An outdoor burn, one of several in the area in the past few days, kept firefighters busy Wednesday.
The Wednesday blaze, a field fire that at one point threatened two homes in northern Columbia County, resulted when a man who was burning grass lost control of the fire, Martinez-Columbia Fire Rescue Battalion Chief Gary Thigpen said. It melted some vinyl siding on a mobile home and damaged a car in the 7000 block of Moontown Road near Mistletoe State Park.
Battalion Chief Thigpen said the fire also spread to about 40 hay bales, which took several hours to extinguish. Georgia Forestry Commission Chief Ranger Senior Steve Abbott, already in the area for a controlled burn, was able to cut a fire break for the Moontown Road fire, saving two homes from damage.
On Monday, a McDuffie County man was killed in a house fire on County Line Road. Authorities believe that fire might have been caused by leaf pile fires that spread.
On Wednesday, a brush fire on Jaime Drive in southern Columbia County also required firefighter assistance, as did one on Wheeler Road near Garden City Baptist Church.
The area's dry conditions are probably responsible for the frequency of fires, weather officials say.
Bruce Cherry, a meteorologist for the National Weather Service office in West Columbia, S.C., said the Augusta area has had below-normal rainfall so far this year and humidity levels have been low, in the 20 percent to 30 percent range and sometimes as low as the teens.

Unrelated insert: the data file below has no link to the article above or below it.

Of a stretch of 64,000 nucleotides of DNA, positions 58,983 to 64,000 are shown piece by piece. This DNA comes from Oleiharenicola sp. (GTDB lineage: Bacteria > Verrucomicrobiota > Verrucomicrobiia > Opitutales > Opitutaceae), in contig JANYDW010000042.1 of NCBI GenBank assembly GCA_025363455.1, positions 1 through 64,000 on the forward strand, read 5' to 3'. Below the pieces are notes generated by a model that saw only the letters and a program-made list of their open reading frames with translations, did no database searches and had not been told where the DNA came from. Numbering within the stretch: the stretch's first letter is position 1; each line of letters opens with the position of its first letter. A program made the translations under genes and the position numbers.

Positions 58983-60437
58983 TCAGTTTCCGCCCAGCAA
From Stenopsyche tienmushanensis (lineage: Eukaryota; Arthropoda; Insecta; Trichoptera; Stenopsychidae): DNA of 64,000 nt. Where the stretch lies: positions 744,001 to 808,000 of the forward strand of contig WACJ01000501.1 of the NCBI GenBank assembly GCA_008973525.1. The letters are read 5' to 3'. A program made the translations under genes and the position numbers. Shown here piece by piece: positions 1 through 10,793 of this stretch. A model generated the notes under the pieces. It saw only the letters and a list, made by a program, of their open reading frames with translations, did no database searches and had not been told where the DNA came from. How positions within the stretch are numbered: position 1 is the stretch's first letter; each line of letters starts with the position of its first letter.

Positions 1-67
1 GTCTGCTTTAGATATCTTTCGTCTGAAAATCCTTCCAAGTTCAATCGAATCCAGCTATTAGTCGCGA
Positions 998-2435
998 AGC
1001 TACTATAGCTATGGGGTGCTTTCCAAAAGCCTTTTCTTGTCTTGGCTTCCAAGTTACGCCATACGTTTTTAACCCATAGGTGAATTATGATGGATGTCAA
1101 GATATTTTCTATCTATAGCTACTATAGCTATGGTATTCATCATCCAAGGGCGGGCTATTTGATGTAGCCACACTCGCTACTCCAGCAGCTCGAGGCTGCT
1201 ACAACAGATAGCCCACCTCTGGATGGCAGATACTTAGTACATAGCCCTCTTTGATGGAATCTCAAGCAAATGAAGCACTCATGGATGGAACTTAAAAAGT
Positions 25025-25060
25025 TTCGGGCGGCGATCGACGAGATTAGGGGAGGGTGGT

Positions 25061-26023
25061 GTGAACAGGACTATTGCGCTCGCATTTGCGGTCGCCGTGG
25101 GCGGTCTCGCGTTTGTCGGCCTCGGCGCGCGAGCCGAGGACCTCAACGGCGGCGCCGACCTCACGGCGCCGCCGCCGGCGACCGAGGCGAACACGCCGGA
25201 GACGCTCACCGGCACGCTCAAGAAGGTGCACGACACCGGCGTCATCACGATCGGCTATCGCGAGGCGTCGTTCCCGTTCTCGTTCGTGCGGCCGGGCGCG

"That's probably the biggest thing,'' Mr. Cherry said.
As of Wednesday, the Augusta area had registered 6.36 inches of rain since Jan. 1, which is 3.3 inches below normal, said Dave Schuestrum, also a meteorologist with the National Weather Service.
"Things are dryer, and then you get a little bit of wind and especially the lower humidities, and that helps (fires spread) a lot,'' Mr. Schuestrum said.
On Wednesday, Mr. Abbott said the man who was burning grass on Moontown Road had alerted Georgia Forestry of the agricultural burn before starting it and will not be cited.
Mr. Abbott said burning permits will not be issued today and possibly Friday because of weather forecasts that call for high winds, which he said were pivotal in helping spread Wednesday's fire.
Reach J. Scott Trubey or Preston Sparks at 868-1222 or email@example.com.
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